• No Long Thing

      March 28, 2016 at 12:26 am

      Forget about the US and UK. What do we do to help our country?

    • Person

      March 28, 2016 at 1:07 am

      LOL. How is Playboy a Nigerian print?

    • bellanaijathebest

      March 28, 2016 at 10:34 am

      I think the audience are Americans, Nigeians should be able to write objectively about life in UK even in the ghetto, it would be great and be a great step from paid and intellectually deficient trash in many newspapers.

  13. Swizzey

    March 28, 2016 at 12:11 am

    True..all true…no need to defend anything here

  14. s.carter

    March 28, 2016 at 2:09 am

    honest piece no doubt,had it been this editorial was written years back,it would have made a hit in my head,but thinking about prevailing issues worldwide talking of insecurity and terrorism,then the nigerian situation can be narrowed down to poverty,the article expressly made it clear nigerians are not necessarily bad,they are just products of bad Governance. Sometimes i picture a corrupt free nigeria,a nigeria where everyone can feed 3times daily,a nigeria where anyone who wishes to work gets a job and the disabled ones or the jobless are entitled to Government benefits,maybe we will all be able to see the potential in that beautiful nation. The list of the Nigerian need is endless, but one thing i can say with authority is that nigerians are not violent or corrupt by nature,our unfortunate economic realities made us so. we living in diaspora are aware of certain realities here and we know foreigners are not saints or more honest,they are just products of good leadership.Lets have hope in the future……Long live Nigeria,Long Live lagos.

  15. letty

    March 28, 2016 at 2:44 am

    Same old same old. There is a running theme I see with all these foreign reporters when they come to Nigeria its like they can’t reconcile how big Nigerians’ personalties are amidst grinding poverty and as such they seek to burst their bubbles by always reverting back to the running theme of poverty. They secretly marvel at Nigerian ingenuity and somehow can’t believe how we are so different from the blacks in America. And how we can still keep our heads up and stay so vibrant so it’s ts very important to highlight how poor Africans are and keep the black under dog loser theme alive and well. Talking about a lack of greenery I live in Los Angeles whuch is the headquarters of concrete and very few greenery what about the new york metropolis that has absolutely no green at all and is all concrete cars and people. What a double standard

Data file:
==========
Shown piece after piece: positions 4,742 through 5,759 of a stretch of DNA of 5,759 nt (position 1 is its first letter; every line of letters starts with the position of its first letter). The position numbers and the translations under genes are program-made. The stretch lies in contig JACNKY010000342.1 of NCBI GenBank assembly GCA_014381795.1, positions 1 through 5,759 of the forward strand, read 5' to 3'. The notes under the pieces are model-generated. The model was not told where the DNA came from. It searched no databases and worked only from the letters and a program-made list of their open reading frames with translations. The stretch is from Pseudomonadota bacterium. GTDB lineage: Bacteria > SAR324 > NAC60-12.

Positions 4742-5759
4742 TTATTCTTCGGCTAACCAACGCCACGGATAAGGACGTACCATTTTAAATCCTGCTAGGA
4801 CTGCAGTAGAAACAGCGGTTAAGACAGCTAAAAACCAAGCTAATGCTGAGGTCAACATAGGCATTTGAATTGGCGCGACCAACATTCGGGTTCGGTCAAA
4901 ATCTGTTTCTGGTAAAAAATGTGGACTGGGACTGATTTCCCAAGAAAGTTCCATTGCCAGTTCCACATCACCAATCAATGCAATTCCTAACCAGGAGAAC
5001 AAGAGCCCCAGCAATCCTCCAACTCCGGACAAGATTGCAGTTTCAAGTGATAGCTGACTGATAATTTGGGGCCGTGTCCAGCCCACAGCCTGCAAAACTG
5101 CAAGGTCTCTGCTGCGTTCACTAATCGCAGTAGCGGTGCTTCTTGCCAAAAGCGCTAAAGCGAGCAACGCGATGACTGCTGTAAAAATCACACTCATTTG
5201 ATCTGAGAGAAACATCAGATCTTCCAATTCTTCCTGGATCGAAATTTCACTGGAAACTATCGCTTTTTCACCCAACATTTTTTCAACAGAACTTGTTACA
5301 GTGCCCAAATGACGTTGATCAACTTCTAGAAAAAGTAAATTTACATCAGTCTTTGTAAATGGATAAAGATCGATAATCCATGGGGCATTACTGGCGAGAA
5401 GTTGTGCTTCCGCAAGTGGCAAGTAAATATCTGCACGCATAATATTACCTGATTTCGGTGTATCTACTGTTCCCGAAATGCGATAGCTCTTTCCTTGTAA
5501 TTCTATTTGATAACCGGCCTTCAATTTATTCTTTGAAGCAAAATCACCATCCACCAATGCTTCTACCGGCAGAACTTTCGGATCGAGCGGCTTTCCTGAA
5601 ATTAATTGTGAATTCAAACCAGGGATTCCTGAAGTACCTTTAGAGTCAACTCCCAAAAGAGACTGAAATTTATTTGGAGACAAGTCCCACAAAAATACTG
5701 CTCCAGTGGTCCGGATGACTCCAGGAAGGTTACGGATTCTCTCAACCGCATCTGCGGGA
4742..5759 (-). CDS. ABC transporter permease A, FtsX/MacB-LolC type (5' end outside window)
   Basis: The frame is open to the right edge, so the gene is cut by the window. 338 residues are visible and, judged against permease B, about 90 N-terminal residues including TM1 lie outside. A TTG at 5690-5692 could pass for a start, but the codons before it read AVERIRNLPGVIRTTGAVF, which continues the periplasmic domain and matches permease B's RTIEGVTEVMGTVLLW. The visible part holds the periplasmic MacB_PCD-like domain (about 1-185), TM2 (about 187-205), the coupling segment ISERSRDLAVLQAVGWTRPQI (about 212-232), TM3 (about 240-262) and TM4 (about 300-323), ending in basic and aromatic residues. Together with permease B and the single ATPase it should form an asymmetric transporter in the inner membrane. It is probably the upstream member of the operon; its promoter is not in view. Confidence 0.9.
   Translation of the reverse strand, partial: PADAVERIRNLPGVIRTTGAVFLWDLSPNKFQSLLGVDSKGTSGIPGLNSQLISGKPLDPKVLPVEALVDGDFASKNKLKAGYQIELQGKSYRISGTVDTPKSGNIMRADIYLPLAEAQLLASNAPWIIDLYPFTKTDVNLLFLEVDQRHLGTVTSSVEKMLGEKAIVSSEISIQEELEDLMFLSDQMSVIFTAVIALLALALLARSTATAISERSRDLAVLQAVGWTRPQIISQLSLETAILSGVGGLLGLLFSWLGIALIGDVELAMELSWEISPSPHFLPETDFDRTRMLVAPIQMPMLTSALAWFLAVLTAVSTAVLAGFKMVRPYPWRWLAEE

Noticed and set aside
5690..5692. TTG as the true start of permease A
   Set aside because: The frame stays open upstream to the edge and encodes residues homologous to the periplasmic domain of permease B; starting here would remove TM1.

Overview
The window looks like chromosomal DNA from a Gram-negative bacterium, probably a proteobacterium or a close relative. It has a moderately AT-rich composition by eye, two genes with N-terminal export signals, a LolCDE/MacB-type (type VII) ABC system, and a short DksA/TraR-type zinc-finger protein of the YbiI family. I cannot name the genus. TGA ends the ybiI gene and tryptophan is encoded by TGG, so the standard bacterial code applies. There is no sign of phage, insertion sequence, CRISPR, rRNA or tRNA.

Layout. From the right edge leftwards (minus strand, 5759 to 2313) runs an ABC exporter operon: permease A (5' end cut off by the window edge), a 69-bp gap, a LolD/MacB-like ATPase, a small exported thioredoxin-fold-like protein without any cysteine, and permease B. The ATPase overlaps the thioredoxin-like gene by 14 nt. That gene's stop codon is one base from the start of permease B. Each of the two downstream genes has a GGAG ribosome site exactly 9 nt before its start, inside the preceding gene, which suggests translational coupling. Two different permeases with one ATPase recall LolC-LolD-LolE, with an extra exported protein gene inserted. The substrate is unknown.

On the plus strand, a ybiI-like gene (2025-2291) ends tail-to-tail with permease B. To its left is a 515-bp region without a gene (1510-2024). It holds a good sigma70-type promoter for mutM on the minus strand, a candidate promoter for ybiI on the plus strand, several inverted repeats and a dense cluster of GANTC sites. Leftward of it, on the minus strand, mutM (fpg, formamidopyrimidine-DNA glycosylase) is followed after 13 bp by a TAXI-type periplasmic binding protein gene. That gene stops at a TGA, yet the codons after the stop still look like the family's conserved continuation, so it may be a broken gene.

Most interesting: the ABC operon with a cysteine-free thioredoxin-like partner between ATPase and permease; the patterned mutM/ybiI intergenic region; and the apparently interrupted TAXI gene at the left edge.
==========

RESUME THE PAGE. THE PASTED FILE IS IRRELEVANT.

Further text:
• anne

      March 28, 2016 at 11:04 pm

      No need for me to comment. You expressed what I had in mind more succinctly than I would have.

  16. letty

    March 28, 2016 at 3:01 am

    I meant which i don’t like typos

  17. purpliciousbabe

    March 28, 2016 at 4:46 am

    I read the full article… It was a good read.
    I enjoyed it.. Great writer too. Everything was well captured and animated, allowed my imagination to come to live.

    I hope the story of the girl was fake as in it was a trap they escaped…

  18. Josephine

    March 28, 2016 at 10:41 am

    Please how is it Buhari’s fault that Fela died broke? It says that in the article. Is it factual?

  19. Tara

    March 28, 2016 at 11:13 am

    Letty, I maybe wrong but your ‘avatar’ is the pic of a us mass murderer. I suggest u change it……

    • lol

      March 28, 2016 at 1:07 pm

      @Tara looks like a young Bill Gates to me. I may be wrong too though lol

  20. letty

    March 28, 2016 at 7:16 pm

    I wish i could control these avatars they just come automatically with the post.
    I don’t know am i the only person that doesn’t like wizkid’s music…it kind of sounds amateurish or is it his childlike voice? please don’t crucify me wizkids fans it’s just my opinion .

  21. swagg1

    March 28, 2016 at 8:18 pm

    Quite an interesting article. . For starters, I will not be caught dead residing on that damn island of VI, LEKKI, IKOYI et al , cuz they are they lack enviromental security.. Streets and home flooding, water surge from the ocean , and having only 3 links to the main land are the greatest security risk to human lives. As global warming continues to set with TSUNAMI lurking on Nigerian shore, it is already a disaster zone. and no one will survive. I watched a documentary of Tsumani and effects and those entire areas will be swept into the ocean. Eko Atlantic construction didnt have an enviromental study before those idiots embarked on sandfilling that place. . Good luck to you guys residing there, cuz you will need all the help and prayers. when disaster strikes.